Free Trade Agreement Of The Americas

In December 1994, the leaders of 34 countries in the Western Hemisphere gathered in Miami for the Summit of the Americas, a triumphant event celebrating the emergence of democracy and the consolidation of free market economies throughout America. At the meeting, President Clinton was ready to realize President Bush`s dream of a free trade agreement from Anchorage to Tierra del Fuego. In the final declaration of the summit, the participating countries promised to establish, by 2005, a historic Free Trade Area of the Americas (FTAA) linking all the economies of the hemisphere (except Cuba). At the Summit of the Americas, President Clinton said that the U.S. Free Trade Agreement “will enable us to create a partnership for prosperity, in which freedom, trade, and economic opportunity become the common property of the American people.” If this partnership is to involve all the peoples of the hemisphere and not just a relatively small group of elitist and well-connected investors, then the SAA process must be deeply democratized and reoriented. The future stability of the region depends on it. One of the most controversial topics of the treaty proposed by the United States is the concern for patents and copyrights. Critics argue that if the measures proposed by the United States were implemented and enforced, it would reduce scientific research in Latin America. On the Council of Canadians` left-wing website, Barlow wrote: “This agreement establishes global rules applicable to patents, copyrights and trademarks.

It has gone far beyond its initial protection of original inventions or cultural products and now allows the patenting of plants, animal forms and seeds. It promotes the private rights of companies over local communities and their genetic heritage and traditional medicines. “[10] This concept, known as `Bolivarism`, was proposed by Venezuelan President Hugo Chavez. She was strongly supported by Bolivian President Evo Morales and Argentine President Nestor Kirchner. She enjoyed moderate support from Brazilian President Luiz Inacio Lula da Silva. These countries took the lead in the creation of the Mercosur Trade Pact and the Banco del Sur Development Bank. The FTAA missed the 2005 deadline that followed the stalling of the meaningful negotiations at the 2005 World Trade Organization Ministerial Conference. [3] In the following years, some governments, particularly the United States, that did not want to lose a chance for hemispheric trade expansion, moved towards a series of bilateral trade agreements. However, the Heads of State and Government planned to continue discussions at the 6th US Summit in Cartagen, Colombia, in 2012, although these discussions did not take place. [4] [5] Like most other trade agreements, the ftAA would have increased trade by removing tariffs and other trade duties.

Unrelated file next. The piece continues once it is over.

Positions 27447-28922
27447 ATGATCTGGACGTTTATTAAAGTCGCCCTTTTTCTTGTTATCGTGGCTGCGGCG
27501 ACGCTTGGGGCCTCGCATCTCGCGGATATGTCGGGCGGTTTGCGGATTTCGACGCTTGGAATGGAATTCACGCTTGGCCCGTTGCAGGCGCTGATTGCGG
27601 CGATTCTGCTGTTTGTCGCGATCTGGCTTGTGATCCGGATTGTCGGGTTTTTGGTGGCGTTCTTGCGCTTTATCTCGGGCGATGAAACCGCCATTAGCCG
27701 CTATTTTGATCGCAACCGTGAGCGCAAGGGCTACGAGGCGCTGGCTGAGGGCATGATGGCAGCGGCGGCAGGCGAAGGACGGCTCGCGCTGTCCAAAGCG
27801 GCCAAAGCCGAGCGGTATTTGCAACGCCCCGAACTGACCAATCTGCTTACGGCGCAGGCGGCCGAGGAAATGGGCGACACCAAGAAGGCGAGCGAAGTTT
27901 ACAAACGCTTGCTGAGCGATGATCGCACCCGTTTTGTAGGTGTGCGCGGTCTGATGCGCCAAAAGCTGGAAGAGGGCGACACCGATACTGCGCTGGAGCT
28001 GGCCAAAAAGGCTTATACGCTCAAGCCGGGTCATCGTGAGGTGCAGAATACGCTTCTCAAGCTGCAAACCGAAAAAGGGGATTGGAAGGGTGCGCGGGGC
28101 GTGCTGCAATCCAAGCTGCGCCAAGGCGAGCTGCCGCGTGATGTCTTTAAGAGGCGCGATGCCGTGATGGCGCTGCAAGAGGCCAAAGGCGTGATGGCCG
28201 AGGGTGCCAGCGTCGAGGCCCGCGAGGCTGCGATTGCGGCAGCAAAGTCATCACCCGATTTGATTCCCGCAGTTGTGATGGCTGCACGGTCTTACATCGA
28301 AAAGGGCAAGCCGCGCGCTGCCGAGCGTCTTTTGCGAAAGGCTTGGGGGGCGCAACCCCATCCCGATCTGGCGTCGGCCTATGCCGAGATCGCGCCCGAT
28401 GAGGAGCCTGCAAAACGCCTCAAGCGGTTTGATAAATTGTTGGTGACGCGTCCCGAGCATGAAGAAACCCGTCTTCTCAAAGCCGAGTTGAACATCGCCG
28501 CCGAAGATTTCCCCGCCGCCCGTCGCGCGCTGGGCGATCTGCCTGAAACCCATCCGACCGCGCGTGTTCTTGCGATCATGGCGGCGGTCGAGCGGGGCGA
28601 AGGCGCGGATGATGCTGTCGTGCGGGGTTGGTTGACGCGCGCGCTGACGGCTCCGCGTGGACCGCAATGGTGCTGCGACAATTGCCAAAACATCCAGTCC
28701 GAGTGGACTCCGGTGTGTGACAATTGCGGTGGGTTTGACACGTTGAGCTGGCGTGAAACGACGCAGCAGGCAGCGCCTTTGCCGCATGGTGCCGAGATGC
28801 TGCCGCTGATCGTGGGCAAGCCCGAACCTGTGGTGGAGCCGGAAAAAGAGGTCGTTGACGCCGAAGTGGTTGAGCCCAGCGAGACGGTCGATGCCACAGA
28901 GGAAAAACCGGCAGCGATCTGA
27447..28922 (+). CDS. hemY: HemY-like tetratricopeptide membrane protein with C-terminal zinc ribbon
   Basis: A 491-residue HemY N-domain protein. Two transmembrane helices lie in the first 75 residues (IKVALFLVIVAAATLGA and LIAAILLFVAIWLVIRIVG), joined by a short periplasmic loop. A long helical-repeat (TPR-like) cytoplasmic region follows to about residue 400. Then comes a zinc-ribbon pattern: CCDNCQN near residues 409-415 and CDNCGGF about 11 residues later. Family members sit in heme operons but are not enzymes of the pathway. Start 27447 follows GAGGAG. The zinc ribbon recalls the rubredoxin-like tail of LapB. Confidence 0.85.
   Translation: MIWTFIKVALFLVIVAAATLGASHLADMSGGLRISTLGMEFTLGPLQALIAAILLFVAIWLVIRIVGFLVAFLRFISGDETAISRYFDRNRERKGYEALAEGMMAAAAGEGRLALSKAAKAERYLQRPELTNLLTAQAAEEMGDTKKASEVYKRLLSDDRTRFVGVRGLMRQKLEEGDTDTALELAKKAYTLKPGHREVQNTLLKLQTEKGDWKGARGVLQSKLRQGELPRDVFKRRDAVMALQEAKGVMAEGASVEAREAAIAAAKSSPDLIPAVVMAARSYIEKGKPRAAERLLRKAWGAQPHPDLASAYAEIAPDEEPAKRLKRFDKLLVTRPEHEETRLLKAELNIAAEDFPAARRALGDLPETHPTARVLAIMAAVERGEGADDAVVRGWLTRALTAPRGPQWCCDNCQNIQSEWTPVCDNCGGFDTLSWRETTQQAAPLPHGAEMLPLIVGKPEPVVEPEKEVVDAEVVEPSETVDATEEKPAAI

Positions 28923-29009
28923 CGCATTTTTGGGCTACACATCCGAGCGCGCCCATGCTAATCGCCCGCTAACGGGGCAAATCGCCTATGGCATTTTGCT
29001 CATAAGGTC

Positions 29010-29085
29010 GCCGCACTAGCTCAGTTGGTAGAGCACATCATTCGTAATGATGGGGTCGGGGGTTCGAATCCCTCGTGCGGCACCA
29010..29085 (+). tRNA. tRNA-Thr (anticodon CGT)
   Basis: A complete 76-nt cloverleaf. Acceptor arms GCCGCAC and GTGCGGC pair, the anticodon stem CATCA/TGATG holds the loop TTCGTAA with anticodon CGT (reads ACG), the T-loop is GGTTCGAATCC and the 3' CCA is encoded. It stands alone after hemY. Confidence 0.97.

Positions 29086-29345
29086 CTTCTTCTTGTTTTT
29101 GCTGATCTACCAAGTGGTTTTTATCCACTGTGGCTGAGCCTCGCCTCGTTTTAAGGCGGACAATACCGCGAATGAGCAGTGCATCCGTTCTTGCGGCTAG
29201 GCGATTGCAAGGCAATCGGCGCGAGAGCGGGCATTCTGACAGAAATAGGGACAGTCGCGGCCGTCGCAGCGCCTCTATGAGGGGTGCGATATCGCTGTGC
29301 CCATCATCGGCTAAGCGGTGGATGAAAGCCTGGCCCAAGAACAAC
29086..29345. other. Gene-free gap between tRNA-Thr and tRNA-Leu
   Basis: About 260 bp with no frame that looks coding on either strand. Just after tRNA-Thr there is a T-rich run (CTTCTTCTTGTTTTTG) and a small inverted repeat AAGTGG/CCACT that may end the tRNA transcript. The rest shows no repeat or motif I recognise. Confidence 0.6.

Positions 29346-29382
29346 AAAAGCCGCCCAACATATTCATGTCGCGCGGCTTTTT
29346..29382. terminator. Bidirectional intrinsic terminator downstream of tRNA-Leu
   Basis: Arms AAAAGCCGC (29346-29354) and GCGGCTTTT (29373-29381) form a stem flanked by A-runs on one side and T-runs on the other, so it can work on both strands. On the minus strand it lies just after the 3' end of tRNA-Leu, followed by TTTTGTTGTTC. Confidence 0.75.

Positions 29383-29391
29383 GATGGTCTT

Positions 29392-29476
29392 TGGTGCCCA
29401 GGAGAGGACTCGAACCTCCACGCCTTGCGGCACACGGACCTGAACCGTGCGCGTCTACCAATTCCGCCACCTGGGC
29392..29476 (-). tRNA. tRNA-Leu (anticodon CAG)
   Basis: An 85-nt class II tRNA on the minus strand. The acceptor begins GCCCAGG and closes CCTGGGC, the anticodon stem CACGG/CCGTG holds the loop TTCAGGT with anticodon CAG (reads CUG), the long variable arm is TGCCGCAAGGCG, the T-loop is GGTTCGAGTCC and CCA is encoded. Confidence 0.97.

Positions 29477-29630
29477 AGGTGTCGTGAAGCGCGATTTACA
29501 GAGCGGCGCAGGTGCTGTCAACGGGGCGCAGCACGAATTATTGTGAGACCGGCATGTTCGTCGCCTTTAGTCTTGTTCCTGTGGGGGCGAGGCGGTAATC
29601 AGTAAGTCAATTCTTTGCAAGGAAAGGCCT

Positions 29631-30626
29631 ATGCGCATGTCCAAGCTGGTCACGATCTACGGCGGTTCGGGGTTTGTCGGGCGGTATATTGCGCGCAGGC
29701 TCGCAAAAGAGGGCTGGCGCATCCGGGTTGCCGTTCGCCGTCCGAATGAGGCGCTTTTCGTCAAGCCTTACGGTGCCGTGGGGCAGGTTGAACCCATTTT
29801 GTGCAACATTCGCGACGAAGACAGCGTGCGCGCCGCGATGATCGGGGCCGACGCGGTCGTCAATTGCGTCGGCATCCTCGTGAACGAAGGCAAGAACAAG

It would have improved market access for businesses by streamlining customs administration, reducing technical barriers to trade and improving transparency. It would have protected patent rights and installed the protection of the environment and occupational safety. Many public services, such as telecommunications, electricity and insurance, would have been opened up to foreign direct investment. After the signing of NAFTA, the United States hosted the U.S. summit in Miami in December 1994. At the time, most US countries wanted to use a deal that would help the region compete with the EU. If non-NAFTA countries unite in the hemisphere on the basis of existing trading blocs, they would have greater influence in their negotiations with NAFTA countries than if they were negotiating bilateral agreements or responding to the recommendations of the working groups. .

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